Since the workpiece superplastically forms against the die at the nigh superplastic forming temperatures, this results in a tight fit between the workpiece and the die at (and possibly significantly below) these temperatures. For this reason, prior art systems may use a high degree of draft in the die cavity to facilitate removal. But, since the liner and workpiece can be removed from the hot die and allowed to cool separately therefrom, the liner and workpiece can cool sufficiently to permit the workpiece to contract enough to alleviate the tight fit between the workpiece and the liner. This facilitates removal of the workpiece from the liner and obviates the need for a high degree of draft in the die and/or the liner.
The system of the present invention also includes a means for forcibly ejecting the workpiece and liner from the die. In one embodiment of the invention, the ejection means includes a pair of apertures provided in the die and located at a central portion of the die cavity surface. The apertures connect the surface of the die cavity to an outer surface of the die enabling pressurized gas to be directed through the apertures toward the liner and workpiece combination. The force of the pressurized gas pushes the liner and workpiece away from the die. In another embodiment of the invention, the ejection means includes a cam positioned within the die. The cam is positioned proximal to the die cavity surface so that upon rotation of the cam a lobe of the cam moves against the liner pushing the liner away from the die. The ejection means further expedites the production of superplastically formed parts by eliminating the relatively slow manual separation of the liner from the die. Thus, in contrast to prior art systems which require having the workpiece cool considerably before removal resulting in a very slow production line superplastic forming process, the system of the present invention results in a very speedy superplastic forming production line process.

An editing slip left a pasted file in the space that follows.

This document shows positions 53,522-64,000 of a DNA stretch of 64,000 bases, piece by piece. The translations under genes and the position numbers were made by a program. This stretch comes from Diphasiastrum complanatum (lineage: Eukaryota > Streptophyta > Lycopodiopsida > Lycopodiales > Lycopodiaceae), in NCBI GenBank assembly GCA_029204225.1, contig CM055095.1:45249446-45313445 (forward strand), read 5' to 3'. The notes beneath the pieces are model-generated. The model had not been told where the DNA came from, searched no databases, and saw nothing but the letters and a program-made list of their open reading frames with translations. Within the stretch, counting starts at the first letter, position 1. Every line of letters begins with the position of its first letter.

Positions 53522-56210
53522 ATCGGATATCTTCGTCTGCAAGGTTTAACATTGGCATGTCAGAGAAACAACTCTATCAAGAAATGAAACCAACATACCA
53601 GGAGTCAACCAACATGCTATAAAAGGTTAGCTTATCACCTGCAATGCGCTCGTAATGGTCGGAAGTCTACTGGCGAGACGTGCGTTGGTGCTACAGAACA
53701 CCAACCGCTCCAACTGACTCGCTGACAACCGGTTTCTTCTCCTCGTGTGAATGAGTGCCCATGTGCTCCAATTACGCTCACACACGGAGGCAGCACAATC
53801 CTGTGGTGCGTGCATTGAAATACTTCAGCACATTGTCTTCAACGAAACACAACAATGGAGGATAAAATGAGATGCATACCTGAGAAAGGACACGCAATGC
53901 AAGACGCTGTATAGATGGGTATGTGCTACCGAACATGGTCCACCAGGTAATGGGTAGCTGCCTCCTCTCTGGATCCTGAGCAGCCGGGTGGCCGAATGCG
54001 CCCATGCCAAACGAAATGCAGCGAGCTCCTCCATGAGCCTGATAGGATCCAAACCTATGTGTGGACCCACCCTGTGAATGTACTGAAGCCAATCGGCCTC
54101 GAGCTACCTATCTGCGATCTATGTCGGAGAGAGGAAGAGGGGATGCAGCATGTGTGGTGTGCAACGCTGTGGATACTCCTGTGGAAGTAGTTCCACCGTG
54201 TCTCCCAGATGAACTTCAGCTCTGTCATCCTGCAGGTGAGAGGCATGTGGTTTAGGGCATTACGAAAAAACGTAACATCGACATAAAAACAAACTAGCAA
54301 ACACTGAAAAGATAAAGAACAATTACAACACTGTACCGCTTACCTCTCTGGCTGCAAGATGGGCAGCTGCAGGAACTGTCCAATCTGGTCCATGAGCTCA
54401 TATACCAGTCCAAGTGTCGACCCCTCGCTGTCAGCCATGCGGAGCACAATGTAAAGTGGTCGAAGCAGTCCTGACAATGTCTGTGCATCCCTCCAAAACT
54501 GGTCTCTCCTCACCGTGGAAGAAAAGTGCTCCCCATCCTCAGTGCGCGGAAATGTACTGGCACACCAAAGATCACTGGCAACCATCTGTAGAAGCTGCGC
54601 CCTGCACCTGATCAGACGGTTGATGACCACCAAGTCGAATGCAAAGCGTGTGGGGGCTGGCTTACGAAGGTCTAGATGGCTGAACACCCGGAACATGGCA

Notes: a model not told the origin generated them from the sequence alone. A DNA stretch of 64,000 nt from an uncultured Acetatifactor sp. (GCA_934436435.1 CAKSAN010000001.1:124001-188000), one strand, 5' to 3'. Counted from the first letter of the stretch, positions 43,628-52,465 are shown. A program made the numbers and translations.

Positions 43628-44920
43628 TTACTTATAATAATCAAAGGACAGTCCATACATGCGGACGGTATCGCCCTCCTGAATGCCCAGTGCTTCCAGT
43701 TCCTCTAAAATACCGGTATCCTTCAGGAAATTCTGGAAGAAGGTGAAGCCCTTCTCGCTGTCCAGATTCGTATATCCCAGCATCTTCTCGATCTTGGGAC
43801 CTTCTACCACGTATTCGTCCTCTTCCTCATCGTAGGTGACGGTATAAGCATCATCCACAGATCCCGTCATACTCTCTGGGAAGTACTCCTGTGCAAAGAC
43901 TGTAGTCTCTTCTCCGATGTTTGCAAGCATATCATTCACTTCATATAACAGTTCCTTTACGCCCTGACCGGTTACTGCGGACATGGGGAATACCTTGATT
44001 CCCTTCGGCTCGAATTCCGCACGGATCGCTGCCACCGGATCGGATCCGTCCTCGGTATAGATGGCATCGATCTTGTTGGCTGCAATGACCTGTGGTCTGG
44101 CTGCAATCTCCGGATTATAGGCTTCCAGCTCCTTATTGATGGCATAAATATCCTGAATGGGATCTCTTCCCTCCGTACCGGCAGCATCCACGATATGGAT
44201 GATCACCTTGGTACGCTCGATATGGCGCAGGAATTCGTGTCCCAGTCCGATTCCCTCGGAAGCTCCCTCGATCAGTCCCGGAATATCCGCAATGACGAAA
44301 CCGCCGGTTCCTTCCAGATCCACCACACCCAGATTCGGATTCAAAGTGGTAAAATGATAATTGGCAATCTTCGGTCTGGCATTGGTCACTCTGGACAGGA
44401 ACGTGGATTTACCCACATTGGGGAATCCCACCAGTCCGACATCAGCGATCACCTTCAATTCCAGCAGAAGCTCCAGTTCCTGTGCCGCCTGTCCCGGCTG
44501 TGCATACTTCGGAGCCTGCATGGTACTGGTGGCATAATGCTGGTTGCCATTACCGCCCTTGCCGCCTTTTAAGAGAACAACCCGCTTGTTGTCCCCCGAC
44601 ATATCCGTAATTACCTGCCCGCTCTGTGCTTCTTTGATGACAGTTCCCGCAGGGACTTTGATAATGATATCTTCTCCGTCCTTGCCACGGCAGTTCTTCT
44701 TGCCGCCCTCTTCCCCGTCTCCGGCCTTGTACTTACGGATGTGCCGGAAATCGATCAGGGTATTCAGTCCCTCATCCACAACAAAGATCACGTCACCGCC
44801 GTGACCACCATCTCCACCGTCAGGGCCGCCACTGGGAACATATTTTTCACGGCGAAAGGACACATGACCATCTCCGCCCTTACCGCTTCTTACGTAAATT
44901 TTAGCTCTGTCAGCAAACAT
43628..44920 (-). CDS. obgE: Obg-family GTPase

Other objects and advantages of the present invention will be apparent from the following detailed description and the drawings.
FIG. 1 is a perspective view of the system of the present invention showing the liner positioned within the die cavity.
FIG. 2 is an exploded view of the system of the present invention showing the liner separated from the die.
FIG. 3 is a cross-sectional view of the die showing the apertures incorporated in one embodiment of the invention.
FIG. 4 is a cross-sectional view of the system of the present invention showing the cam incorporated in the second embodiment of the invention.
Referring now to the drawings, the tooling system of the present invention is generally designated by the numeral 10. The workpiece which is to be superplastically formed using the tooling system of the present invention 10 is generally designated by the numeral 12. A die 14 preferably comprises an upper die member (not shown) and a lower die member 18. The lower die member 18 has a face or surface 22 which defines die cavity 20. A liner 24 covers preferably the entire surface 22 of the die cavity 20. Liner 24 preferably conforms to the contours and surface irregularities or patterns of the die cavity surface 22.
The workpiece 12 is positioned in the die cavity 20 on the surface 26 of the liner 24. The contour and surface irregularities of the surface 26 of the liner 24 are imparted to the workpiece through the superplastic forming process. Although the inner surface 26 of the liner preferably is of the same contour and surface pattern, if any, as the surface of the die cavity, the surface 26 may be different from the die cavity surface in order to allow a variety of liners 24 having differently shaped surfaces and surface patterns to be used with a single die. This provides more versatility to the system by allowing a variety of differently shaped and surface patterned workpieces to be superplastically formed using a single die. The die members are both appropriately positioned in a suitable hydraulic press (not shown) or other conventional press as may be suitable for superplastic forming.